On the positive side, it was observed that the Ahmadi members of the LUMS community felt more liberated after this talk; they were present at the event, they were openly thanking their friends for attending it, and they were also thanking the organizers for taking the initiative to hold it. Moreover, those who had previously concealed their identity as an Ahmadi were revealing it to their friends. Between classes and at Khokha tables, discourse was stirring! People belonging to this community were opening up to their friends about difficulties they faced when offering prayers in public spaces, about what the city of Rabwah was like, about how they navigate the limited space they have to educate people, and most importantly, they kept reiterating that they weren’t victims and that Pakistan needed them, not the other way around. This heartwarming response is proof of the potent need for such discussions. And it would not be an overstatement to say that Usman Ahmad’s personal anecdotes played a major role in this positive impact. Only days after the talk, an LDF post went up inquiring about whether the LUMS Religious Society accommodates Ahmadis, in light of its recent appeal towards engaging other non-Muslim religious communities.
This paper reached out to Adnan Khan, current Dean of the OSA, regarding the vital role his office had in allowing this talk to happen and what he thinks of such activities taking place on campus. This is what he had to say: “Of course, the OSA is here to help student societies with events and that includes events such as this one. At LUMS, we strive to promote an atmosphere of tolerance and create an intellectual space for our students to explore different ideas. This is of vital importance for our development as a society as well.” It was quite heartening to hear this statement from Adnan Khan. It is also evident that students are dealing with a friendly administration, one that wants to encourage positive discussion and fully support student activities directed towards social change.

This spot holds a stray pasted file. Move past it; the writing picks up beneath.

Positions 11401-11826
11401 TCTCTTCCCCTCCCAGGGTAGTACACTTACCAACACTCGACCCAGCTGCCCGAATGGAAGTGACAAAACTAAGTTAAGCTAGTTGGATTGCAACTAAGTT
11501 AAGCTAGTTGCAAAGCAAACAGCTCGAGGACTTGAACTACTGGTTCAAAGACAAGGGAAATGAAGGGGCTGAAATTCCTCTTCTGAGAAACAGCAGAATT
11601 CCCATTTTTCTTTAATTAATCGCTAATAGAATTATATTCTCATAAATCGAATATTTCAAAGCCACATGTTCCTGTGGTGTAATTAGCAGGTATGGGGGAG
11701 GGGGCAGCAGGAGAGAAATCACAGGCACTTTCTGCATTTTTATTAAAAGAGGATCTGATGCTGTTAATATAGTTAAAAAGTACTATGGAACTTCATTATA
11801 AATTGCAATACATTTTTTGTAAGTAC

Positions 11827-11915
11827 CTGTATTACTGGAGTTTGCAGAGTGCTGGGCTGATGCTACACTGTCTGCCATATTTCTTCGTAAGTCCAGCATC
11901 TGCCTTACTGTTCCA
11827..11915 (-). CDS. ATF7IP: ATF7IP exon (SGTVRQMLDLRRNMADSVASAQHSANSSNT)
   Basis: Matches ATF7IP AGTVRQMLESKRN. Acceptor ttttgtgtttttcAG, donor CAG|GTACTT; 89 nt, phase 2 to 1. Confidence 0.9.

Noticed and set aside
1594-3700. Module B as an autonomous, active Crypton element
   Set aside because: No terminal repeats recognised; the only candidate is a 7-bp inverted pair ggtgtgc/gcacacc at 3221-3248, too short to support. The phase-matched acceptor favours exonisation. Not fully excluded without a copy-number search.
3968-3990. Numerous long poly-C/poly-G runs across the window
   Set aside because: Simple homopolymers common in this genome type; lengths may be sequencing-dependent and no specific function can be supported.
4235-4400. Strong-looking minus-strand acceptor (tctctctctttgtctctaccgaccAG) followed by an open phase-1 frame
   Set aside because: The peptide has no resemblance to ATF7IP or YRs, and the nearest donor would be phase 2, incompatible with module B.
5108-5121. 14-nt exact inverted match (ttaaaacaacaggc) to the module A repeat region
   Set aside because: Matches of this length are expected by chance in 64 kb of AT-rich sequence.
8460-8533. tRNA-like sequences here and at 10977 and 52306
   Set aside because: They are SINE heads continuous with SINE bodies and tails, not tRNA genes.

It is important to acknowledge here the necessity of consistently having talks of this nature on thought-provoking subjects. More significant even, is that an institution like LUMS is willing to back it up. Unfortunately, healthy discourse is still a rarity today. Whether in person or via social media, bubbles of like-minded individuals and subsequent echo chambers tend to thwart productive discussions. Logical fallacies and prejudices often go unchecked if one’s interactions are limited to a particular social circle. This is why talks that attract individuals with diverse thoughts to participate and engage are a good, though small, step in the right direction.
Pakistan may still be a long way from becoming a safe space for the Ahmadi community, but this paper commends the efforts on part of the student organizers behind the event, the deliberations of OSA in making it happen and the faculty members that ensured its success, and we hope that LUMS continues to keep its progressive core to its identity in the academic years to come.